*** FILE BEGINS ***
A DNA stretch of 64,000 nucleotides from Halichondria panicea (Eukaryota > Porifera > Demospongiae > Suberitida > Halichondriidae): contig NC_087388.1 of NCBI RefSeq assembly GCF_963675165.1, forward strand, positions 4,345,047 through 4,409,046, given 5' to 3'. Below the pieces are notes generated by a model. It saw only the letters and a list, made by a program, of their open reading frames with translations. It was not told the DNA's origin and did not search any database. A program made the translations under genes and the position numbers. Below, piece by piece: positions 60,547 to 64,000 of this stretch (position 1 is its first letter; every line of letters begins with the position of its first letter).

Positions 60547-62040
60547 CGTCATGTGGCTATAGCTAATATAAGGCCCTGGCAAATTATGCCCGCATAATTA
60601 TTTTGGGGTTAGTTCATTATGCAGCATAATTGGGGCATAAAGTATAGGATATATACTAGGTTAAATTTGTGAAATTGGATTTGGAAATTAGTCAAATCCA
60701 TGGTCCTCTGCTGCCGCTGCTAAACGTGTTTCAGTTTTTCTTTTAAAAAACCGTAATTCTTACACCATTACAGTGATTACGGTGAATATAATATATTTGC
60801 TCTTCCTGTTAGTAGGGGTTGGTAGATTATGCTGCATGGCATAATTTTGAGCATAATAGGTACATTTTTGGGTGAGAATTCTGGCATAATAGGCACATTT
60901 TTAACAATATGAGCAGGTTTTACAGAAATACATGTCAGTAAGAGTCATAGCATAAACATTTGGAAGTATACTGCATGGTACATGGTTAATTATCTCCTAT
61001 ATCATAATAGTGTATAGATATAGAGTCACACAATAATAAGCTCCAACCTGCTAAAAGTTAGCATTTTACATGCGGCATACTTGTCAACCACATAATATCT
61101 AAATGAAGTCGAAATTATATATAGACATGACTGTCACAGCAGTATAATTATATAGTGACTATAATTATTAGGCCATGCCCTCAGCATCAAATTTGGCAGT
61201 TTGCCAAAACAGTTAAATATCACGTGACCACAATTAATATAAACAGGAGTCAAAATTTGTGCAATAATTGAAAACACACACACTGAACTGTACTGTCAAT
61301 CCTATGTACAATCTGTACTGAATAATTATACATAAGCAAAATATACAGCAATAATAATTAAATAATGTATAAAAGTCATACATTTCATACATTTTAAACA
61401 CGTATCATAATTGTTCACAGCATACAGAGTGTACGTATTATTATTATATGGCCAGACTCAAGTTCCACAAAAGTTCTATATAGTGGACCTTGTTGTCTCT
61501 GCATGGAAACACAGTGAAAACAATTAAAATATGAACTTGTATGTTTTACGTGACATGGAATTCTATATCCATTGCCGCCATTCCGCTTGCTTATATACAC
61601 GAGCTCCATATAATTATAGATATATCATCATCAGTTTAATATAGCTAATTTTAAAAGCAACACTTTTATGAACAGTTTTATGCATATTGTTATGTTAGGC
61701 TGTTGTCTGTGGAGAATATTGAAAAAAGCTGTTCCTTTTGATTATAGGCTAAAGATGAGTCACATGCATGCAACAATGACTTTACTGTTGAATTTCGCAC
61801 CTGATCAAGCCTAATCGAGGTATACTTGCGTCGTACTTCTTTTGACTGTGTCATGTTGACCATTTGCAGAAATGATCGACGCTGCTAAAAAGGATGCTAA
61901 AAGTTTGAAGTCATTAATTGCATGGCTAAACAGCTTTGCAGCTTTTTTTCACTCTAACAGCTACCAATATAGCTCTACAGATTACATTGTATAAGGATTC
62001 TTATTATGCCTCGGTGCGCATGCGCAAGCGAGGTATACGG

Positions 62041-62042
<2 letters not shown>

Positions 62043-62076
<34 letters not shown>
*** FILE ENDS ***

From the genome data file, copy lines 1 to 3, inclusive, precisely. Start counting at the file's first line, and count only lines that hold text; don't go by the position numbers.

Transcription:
A DNA stretch of 64,000 nucleotides from Halichondria panicea (Eukaryota > Porifera > Demospongiae > Suberitida > Halichondriidae): contig NC_087388.1 of NCBI RefSeq assembly GCF_963675165.1, forward strand, positions 4,345,047 through 4,409,046, given 5' to 3'. Below the pieces are notes generated by a model. It saw only the letters and a list, made by a program, of their open reading frames with translations. It was not told the DNA's origin and did not search any database. A program made the translations under genes and the position numbers. Below, piece by piece: positions 60,547 to 64,000 of this stretch (position 1 is its first letter; every line of letters begins with the position of its first letter).

Positions 60547-62040
60547 CGTCATGTGGCTATAGCTAATATAAGGCCCTGGCAAATTATGCCCGCATAATTA